THE European Commission has no plans to table new financial aid for tillage farmers as the cereal sector is still ‘in balance’ and can be supplied by existing inventories, Deputy Director-General Joost Korte stated on October 12th.
Speaking at the EP Committee on Agriculture and Rural Development, the senior DG AGRI official stressed the cereals market was still ‘in a good position,’ remains competitive on the world stage and has no structural problems compared with dairy and livestock. He conceded the EU-wide figure concealed a ‘mixed picture’ between regions and Member States, with French cereal producers suffering the most.
Total cereal production in France was down 24% compared with last year, a result of adverse weather and a high incidence of disease at the end of the growing season, with soft wheat 31% less than 2015. Irish Fine Gael MEP Mairéad McGuinness put the point on the agenda, insisting that Irish farmers were under severe financial and psychological pressure as they struggle to cope with the consequences of the failed harvest.
Taking to the floor, the EP vice-president said tillage farmers in her home country were ‘stressed, anguished and in pain,’ calling on national and European politicians to respond to the crisis situation. Hundreds of farmers, particularly those along the west coast and parts of West Cork, have been badly hit by heavy rainfall, a slump in prices and poor yields and seen their harvests destroyed in the fields.
McGuinness – a possible contender in the race to become the new EP president in early 2017 – said that cereal growers were ‘not receiving enough attention because other sectors such as dairy and pigmeat were struggling.’ She said: ‘Farmers have watched their livelihoods disintegrate before their eyes – the price they are getting for their crops is now substantially below production costs and many are really struggling to stay afloat,’ the Louth woman added.
But the Commission is keen to put this year’s cereals harvest in perspective, saying it is expected to reach 294 million tonnes, which is a lot ‘lower than expectations both in terms of quantity and quality.’ But, the overall figure represents a 5% drop in volume compared with the bumper harvest in 2015, but only 3% less than the five-year average of 300mt.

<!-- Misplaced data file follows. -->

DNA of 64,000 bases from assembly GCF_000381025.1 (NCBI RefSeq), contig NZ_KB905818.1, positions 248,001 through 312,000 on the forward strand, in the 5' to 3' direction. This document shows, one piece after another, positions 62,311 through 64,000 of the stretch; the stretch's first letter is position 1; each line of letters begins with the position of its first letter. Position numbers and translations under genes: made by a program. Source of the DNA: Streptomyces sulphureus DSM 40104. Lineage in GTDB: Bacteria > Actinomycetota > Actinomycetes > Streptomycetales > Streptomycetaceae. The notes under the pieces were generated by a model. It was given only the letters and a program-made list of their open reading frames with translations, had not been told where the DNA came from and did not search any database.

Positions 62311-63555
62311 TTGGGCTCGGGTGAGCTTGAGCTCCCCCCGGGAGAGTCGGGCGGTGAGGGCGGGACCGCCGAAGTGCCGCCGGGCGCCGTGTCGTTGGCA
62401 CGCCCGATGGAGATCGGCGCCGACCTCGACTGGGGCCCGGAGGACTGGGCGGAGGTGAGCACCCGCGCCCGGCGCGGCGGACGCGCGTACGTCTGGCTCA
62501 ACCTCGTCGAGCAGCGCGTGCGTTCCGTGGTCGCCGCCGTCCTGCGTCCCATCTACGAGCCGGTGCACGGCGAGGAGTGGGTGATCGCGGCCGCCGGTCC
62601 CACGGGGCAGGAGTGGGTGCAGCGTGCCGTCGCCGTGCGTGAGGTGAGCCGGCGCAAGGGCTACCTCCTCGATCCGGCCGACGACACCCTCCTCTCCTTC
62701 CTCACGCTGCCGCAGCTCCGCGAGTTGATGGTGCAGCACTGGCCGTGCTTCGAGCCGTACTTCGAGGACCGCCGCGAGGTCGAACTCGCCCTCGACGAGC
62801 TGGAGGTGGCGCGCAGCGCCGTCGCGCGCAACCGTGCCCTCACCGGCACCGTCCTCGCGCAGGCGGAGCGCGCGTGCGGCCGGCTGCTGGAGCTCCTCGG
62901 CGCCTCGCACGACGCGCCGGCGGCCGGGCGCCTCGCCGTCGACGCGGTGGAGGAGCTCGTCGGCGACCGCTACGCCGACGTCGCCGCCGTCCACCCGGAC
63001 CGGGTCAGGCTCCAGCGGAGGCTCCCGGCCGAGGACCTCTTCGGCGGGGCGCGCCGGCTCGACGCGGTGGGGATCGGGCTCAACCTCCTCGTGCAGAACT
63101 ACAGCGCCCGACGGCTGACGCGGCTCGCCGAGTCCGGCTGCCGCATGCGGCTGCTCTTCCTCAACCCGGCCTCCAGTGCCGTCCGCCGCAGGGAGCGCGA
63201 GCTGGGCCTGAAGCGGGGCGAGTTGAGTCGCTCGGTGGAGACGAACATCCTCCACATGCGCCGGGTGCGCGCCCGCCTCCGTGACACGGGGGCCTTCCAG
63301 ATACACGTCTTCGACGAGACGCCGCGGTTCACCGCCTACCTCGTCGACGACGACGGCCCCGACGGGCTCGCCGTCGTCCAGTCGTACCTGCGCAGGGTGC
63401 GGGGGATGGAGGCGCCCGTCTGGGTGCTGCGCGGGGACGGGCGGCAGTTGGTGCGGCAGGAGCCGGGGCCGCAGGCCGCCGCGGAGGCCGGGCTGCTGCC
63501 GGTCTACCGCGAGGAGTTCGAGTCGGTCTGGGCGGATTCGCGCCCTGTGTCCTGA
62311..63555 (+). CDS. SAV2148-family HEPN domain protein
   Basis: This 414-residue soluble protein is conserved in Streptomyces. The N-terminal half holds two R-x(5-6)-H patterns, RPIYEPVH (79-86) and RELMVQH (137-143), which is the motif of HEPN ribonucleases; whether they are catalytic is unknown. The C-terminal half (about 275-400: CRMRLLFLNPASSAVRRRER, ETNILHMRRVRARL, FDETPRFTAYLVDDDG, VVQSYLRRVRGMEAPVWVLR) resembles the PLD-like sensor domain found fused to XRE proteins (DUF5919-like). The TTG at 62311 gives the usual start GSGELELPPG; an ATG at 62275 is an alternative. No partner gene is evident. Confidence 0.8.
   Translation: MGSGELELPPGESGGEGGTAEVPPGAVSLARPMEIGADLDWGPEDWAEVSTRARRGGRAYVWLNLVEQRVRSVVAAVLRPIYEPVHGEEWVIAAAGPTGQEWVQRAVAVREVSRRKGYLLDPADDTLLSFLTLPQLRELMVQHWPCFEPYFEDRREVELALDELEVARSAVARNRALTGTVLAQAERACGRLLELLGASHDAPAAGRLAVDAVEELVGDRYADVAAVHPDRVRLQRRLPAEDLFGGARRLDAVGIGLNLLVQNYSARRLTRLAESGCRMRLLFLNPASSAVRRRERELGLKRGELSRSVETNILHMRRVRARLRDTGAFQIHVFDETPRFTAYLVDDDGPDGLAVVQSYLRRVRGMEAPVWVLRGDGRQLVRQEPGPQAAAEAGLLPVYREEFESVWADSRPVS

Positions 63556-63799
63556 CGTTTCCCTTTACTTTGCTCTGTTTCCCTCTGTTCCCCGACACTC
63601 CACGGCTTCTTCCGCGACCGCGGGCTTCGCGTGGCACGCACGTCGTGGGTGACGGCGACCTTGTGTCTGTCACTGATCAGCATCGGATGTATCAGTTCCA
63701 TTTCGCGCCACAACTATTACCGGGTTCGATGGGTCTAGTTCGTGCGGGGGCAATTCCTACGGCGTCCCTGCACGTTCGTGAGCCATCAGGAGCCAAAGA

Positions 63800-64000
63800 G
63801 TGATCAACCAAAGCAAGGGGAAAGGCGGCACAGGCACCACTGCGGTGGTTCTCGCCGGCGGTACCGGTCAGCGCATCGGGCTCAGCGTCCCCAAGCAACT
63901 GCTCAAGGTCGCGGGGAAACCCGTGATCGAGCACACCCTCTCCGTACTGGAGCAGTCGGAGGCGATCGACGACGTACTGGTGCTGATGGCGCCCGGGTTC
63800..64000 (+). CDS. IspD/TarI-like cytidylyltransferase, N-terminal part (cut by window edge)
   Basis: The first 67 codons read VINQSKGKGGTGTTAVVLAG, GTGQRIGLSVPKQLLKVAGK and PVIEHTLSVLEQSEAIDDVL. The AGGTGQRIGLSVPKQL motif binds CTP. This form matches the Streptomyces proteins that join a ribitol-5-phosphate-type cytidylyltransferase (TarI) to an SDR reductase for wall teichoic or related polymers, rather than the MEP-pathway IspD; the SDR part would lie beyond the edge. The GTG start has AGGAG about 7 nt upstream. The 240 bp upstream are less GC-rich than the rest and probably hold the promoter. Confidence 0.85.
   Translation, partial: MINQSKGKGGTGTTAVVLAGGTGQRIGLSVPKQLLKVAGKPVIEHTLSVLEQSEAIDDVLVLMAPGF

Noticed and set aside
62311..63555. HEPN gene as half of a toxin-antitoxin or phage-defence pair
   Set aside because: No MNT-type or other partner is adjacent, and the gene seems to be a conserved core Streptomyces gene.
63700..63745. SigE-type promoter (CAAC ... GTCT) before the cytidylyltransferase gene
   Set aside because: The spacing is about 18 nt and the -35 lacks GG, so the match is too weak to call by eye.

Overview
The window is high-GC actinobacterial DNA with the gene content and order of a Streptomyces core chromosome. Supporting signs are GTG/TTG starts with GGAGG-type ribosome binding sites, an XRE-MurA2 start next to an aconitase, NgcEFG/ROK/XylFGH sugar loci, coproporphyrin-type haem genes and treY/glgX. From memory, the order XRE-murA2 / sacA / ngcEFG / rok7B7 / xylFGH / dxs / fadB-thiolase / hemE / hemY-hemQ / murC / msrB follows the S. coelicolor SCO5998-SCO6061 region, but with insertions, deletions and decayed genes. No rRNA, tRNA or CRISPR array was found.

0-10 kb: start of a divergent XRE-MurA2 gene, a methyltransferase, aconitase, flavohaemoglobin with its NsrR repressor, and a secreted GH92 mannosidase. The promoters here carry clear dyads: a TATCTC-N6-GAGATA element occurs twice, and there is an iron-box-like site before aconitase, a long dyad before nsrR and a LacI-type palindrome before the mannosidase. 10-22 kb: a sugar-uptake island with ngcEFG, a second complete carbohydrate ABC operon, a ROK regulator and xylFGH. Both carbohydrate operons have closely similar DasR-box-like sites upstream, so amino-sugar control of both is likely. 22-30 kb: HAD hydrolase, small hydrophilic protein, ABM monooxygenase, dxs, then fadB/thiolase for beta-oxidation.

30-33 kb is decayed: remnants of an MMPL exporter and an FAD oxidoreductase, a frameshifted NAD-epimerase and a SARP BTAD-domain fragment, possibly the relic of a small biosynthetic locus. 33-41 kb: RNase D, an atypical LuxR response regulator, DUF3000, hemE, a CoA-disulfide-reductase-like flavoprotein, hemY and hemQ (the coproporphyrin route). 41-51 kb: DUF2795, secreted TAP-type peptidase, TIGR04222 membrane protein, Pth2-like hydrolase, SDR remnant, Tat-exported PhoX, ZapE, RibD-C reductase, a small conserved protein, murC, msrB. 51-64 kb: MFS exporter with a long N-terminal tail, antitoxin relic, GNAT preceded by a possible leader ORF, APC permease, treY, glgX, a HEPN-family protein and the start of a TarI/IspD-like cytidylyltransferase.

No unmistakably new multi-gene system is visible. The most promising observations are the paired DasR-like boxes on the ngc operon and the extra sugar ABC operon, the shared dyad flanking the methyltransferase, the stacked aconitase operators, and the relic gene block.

There have also been good harvests in South and Eastern Europe, he said, pointing to a 20-25% increase in yields in Spain, Hungary and Slovakia, the DG AGRI representative said.
EU Farm Commissioner Phil Hogan pledged to allocate €4 million to promote beef on third countries and €15 million to promote meat consumption on the internal market next year, in a bid to bolster the ailing sector. During his intervention on the market situation at the Agriculture Council on October 10th – where he pointed to a ‘fragile recovery’ in the pigmeat and dairy sectors – he raised the ‘structural difficulties facing the European livestock sector’ which has seen downward pressure on beef prices, as increased numbers of dairy cows and heifers are being culled.
On a positive note, he said exports were dynamic with an increase of 16.8% in the period January-July 2016, with ‘very active external markets in the Mediterranean area, Africa and Asia.’ The Irish Commissioner also promised to help livestock farmers tap into new export opportunities, which is part of his diplomatic offensive to ‘help unlock new markets and expand exports.’
The next trade mission to Vietnam and Indonesia is scheduled for the beginning of November (2nd to 9th) and he confirmed plans to visit Turkey before the end of the year to ‘help increase access to that market for the live exports trade.’
At the time of going to press, I am attending the International Food Fair (SIAL) in Paris, where I have lined up meetings with key Irish exporters and food promotion bodies such as Bord Bia.
I look forward to sharing their views on the implications of Brexit and potential food export opportunities in the next ‘Letter from Brussels.’
• Rose O’Donovan is editor of the Brussels-based publication AGRA FACTS & a regular contributor to the video platform www.vieuws.eu/food-agriculture/